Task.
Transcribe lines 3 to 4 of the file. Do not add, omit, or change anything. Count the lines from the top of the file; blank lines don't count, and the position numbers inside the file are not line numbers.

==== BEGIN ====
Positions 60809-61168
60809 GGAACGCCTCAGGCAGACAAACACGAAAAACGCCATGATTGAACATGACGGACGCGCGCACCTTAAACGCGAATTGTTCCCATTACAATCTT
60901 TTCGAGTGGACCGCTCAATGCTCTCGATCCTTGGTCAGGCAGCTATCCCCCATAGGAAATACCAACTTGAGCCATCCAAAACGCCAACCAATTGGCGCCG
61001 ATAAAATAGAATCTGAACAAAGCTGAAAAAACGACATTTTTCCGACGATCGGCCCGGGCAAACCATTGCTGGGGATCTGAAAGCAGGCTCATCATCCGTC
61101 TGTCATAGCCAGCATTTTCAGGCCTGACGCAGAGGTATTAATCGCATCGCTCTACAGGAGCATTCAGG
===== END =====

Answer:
60901 TTCGAGTGGACCGCTCAATGCTCTCGATCCTTGGTCAGGCAGCTATCCCCCATAGGAAATACCAACTTGAGCCATCCAAAACGCCAACCAATTGGCGCCG
61001 ATAAAATAGAATCTGAACAAAGCTGAAAAAACGACATTTTTCCGACGATCGGCCCGGGCAAACCATTGCTGGGGATCTGAAAGCAGGCTCATCATCCGTC